Deceased arrived in this country from Canada on July 22nd, and with his family was residing with his mother-in law, Mrs. Bell, widow of the late Dr. Bell, at Victoria Park, Colwyn Bay.

The letter found near the body in the tunnel was from his daughter Eleanor. On Saturday the deceased went to Thackley to spend the week-end at his father’s house. He had breakfast on Tuesday between half past eight and nine, and afterwards went for a walk in the grounds adjoining his father’s house, Park Lodge, Thackley. The last time he appears to have been seen alive was at twenty minutes past nine.

It is known that the deceased suffered from a weak heart and was liable to attacks of dizziness. From the fact that he had in his possession a first class ticket between Shipley and Apperley Bridge, it is assumed that he afterwards walked to Shipley and booked for Apperley.

The body of the deceased was identified at the Shipley Mortuary by his father.

The deceased, whose full name was Henry de Beltgens Gibbins, was the eldest son of Mr. J.H. Gibbins of Thackley, and a well known Bradford merchant. He was born at Port Elizabeth, Cape Colony, on the 23rd May, 1865. His mother was the daughter of the Hon. J. de Beltgens,  Shawford, Dominica. The Rev H. de B Gibbins married Miss Emily Bell, daughter of the late Dr. J. H. Bell of Bradford. He was educated at the Bradford Grammar School and at the Wadham College, Oxford. He graduated M.A. at Oxford (Classical Honours) and University Prizeman in Economics. His first scholastic appointment was at Nottingham High School, where he was assistant master from 1889 to 1895. he afterwards became headmaster of the Liverpool Grammar School and Vice Principal of the Liverpool College. From 1899 to `906 he was headmaster of King Charles I. School, Kidderminster. As a member of the Worcestershire County Council Education Committee from 1902 to 1906, he rendered excellent service to the cause of education.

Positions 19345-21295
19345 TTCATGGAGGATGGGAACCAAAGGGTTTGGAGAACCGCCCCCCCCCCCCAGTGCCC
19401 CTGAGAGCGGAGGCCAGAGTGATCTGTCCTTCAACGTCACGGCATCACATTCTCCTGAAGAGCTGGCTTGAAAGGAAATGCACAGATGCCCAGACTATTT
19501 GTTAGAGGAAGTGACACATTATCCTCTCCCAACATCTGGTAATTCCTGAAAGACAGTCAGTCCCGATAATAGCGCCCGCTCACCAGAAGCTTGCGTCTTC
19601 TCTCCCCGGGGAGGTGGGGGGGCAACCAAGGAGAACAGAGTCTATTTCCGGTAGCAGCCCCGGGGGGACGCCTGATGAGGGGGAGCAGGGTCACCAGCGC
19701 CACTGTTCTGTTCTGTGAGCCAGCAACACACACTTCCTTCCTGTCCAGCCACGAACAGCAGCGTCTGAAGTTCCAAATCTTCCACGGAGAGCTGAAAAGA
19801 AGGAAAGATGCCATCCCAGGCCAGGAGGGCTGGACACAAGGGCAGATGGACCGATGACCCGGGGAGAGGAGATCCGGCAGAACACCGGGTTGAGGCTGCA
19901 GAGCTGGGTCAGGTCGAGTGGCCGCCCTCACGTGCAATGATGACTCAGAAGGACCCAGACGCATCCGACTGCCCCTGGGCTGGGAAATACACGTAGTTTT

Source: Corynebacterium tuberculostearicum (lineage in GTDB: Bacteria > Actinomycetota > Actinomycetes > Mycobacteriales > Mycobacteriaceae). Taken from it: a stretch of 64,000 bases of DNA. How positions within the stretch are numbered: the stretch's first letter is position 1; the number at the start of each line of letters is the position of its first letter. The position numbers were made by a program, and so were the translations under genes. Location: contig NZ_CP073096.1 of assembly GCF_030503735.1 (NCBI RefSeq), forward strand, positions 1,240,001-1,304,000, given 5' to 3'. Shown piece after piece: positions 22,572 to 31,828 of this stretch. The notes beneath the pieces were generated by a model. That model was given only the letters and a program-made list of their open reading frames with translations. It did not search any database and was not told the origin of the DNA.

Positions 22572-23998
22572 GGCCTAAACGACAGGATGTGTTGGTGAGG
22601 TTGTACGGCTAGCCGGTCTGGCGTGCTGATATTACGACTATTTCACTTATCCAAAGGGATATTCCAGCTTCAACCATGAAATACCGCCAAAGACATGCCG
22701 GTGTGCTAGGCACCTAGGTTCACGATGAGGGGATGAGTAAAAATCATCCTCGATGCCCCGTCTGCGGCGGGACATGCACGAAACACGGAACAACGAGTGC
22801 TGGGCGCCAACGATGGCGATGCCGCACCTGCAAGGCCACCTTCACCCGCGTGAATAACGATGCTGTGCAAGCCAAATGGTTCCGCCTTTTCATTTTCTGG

The deceased was author of no mean repute, his publications including “The Industrial History of England,” 1890; “The History of Commerce in Europe,”1891; “English Social Reformers”, 1892; “British Commerce and Colonies,” 1893; “Industry in England”, 1896, “The English People in the Nineteenth Century,” 1898; “Industrial and Commercial Progress of the Nineteenth Century,” 1901; “Economics of Commerce,” 1905. He was a frequent contributor to Palgrave’s Dictionary of Political Economy, and to the reviews, and he acted as editor of the series of books entitled “Social Questions of To-day.”

In 1906, the deceased, who had taken holy orders, was appointed Principal of the University, Lennoxville, Canada. He was a Doctor of Literature of Trinity College, Dublin.



The death of the Rev Dr. Gibbins was the subject of a Coroner’s inquiry at the Manor House, Shipley, yesterday.

The inquest was  conducted by Mr E.W. Norris (Deputy District Coroner) and Mr E. Lister was foreman of the jury.

The Midland Railway Company were represented by Mr. H. K. Beale, solicitor, Mr. W. G Hawkins, superintendent, and Mr. T. Bradshaw, assistant superintendent, while Mr. T. H. Henley of Messrs Ellis and Healey, solicitors. Bradford appeared on behalf of the deceased’s relatives.


Joseph Henry Gibbins, Park House, Thackley, father of the deceased, said the deceased was a clerk in holy orders and a Doctor of Literature, and held various other degrees.